January 2008--Fans of Campy Only know that we enjoy taking photos on our Campy-equipped rides--often while we are riding. It's a great way to record the beautiful places we ride, and helps bring back great memories months or years later.  We've been clicking away for years, using a progression of cameras with ever-increasing image quality:
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But wait, isn't it dangerous to ride and photograph at the same time?  No.  Taking photos while riding can be done safely, provided you use proper caution. It takes a little practice, but give it a try and soon you'll be taking great shots of your riding companions, the scenery, or whatever else strikes your fancy.

Presented below are our recommendations for cameras and their use, based on our ten-plus years of experience.  We welcome your suggestions or additions.


  • Use a good camera, but not *too* good. I've never dropped a camera, but it could happen, so only use a camera that you're willing to lose.  Top-of-the-line Nikons, for instance, are probably not a good choice. 
  • If you use a digital camera (and we're assuming most people will), use one that doesn't have a flip-out screen. Flipping open the screen can be annoying and difficult to do while riding.
  • While flip-out screens are not good, a large LCD screen at the back is.  It is much easier and safer to line up your shot in the screen than it is to look through a viewfinder.
  • Try to find a camera with an easy-to-use on/off switch and a large, easy-to-find shutter button. You will appreciate this when you have full-fingered gloves on.
  • Shutter lag--that hesitation between when you push the shutter and the photo is actually taken--will be a problem with reasonably priced cameras.  Don't worry about that--see our suggestion below about not being too concerned with perfection.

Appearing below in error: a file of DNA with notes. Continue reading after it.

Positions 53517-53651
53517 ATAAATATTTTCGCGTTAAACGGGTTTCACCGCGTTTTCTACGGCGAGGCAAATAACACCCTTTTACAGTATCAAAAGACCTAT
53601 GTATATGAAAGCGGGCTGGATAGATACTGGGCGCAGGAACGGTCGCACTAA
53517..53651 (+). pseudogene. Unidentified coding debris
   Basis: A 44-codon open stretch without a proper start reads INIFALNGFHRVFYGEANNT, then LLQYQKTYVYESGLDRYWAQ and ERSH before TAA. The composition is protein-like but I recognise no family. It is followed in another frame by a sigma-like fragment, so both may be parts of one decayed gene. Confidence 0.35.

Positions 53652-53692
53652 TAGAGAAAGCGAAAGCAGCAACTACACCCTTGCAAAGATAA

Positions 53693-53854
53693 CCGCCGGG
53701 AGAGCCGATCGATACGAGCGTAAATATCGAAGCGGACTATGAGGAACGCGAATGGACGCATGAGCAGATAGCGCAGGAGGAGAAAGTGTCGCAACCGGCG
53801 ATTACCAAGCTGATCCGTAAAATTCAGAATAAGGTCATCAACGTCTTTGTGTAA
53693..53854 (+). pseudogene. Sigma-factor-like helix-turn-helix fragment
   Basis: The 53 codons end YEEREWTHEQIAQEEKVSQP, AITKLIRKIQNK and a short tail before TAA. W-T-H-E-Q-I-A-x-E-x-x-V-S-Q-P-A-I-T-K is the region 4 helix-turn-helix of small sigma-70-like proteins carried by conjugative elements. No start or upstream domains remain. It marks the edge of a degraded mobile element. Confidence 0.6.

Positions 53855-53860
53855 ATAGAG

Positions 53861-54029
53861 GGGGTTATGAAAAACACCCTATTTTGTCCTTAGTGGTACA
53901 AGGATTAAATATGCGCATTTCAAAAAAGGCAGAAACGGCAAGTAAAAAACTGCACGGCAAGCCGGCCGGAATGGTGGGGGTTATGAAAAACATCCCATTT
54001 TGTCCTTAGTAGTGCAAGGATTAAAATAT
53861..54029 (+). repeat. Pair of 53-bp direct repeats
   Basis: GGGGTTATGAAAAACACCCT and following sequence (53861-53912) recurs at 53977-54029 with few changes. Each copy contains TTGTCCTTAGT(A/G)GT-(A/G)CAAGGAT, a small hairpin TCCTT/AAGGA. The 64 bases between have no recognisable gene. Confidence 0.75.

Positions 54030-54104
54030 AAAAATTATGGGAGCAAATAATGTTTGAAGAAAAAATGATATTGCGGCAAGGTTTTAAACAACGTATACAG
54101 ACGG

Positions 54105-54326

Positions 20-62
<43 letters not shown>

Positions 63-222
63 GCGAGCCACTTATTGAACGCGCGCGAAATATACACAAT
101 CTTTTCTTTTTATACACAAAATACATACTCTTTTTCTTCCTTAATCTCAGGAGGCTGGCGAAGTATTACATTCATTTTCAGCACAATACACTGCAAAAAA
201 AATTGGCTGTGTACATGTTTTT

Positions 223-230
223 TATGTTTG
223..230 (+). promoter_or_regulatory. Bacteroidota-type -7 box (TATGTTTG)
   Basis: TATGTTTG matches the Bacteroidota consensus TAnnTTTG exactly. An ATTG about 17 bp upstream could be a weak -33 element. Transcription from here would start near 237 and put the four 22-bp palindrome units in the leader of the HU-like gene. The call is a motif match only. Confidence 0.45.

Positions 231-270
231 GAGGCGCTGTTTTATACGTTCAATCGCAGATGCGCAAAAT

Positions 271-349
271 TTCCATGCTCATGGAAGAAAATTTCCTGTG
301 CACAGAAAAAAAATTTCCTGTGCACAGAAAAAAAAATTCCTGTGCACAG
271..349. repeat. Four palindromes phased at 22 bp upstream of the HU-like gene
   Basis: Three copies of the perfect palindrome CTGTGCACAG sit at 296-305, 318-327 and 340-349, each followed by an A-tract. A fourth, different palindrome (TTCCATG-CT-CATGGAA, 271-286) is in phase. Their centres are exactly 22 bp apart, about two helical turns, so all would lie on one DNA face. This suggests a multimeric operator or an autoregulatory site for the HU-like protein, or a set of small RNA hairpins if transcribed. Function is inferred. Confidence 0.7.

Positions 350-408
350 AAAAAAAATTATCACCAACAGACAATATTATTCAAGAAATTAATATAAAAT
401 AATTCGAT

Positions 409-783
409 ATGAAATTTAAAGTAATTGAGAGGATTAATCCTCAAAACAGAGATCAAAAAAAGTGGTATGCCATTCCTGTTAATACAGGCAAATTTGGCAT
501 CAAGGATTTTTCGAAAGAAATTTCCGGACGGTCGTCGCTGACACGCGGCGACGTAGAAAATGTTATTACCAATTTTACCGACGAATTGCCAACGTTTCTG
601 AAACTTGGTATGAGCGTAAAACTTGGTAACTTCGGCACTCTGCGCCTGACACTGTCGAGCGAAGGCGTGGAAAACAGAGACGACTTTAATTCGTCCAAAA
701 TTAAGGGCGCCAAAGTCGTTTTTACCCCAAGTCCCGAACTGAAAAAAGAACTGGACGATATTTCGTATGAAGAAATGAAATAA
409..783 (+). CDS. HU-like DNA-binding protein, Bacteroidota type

• We recommend getting as much resolution as you can, consistent with our general rules about not spending too much. You'll appreciate the resolution if you want to crop your images later.
  • Stay away from cameras that need special batteries. You will appreciate this when you're in East Nowhere and the store has AAs but not the type that your camera needs. My current camera (a Samsung S730) uses AA cells. If you want, you can always use NiCad or NiMh batteries.

Carrying and Using a Camera While Riding

  • Rule #1: Watch where you're going! Don't risk crashing just to get that perfect shot.
  • Other basic rules: Don't take shots at high speed (you judge what "high speed" means for you), on technical downhills, on rough pavement, or in any situation where you should have both hands on the handlebars.
  • When in doubt, STOP and THEN take your shot.  
  • In my experience, lining up your shot in an LCD screen is the best way to take pictures while on the bike.  Most digital cameras nowadays don't have optical viewfinders--if yours does, I recommend not using it, since you will be compromising your view of the road.
  • Don't worry about getting a perfect shot. You can straighten or crop your photos easily with simple editing software that is either already on most computers or available for free.
  • I carry my camera in a jersey pocket. This works well, except when it's cold and you have a vest or jacket on. Another option is to put it in a handlebar bag, provided that you can reach into it while riding without unzipping it.  Always keep your eyes on the road.
  • We always carry two items in the jersey pocket that the camera is in--the camera itself and something else (like a wallet or energy bar) between our body and the camera. This will act as a vapor barrier to help keep the lens from fogging. It will also help keep perspiration out of the camera (we ruined one on a particularly hot ride when too much sweat got into it).
  • In inclement weather, putting a vest or jacket over the pocket that has your camera in it will almost always be enough to keep it dry.  If in doubt, put the camera in a ziplock bag (keeping in mind that this will make it harder to get it out to take pictures).


If you're into documenting with video, the same recommendations for cameras apply. The most bike-friendly video camera I have found so far is the Flip Video (http://www.theflip.com). It's cheap, easy to use, and takes pretty good videos. Wind noise is always an issue when filming from the bike, but the Flip seems to suffer less from this problem. (Some of my on-the-bike videos can be seen at my blog: http://wheelsnorth.blogspot.com)

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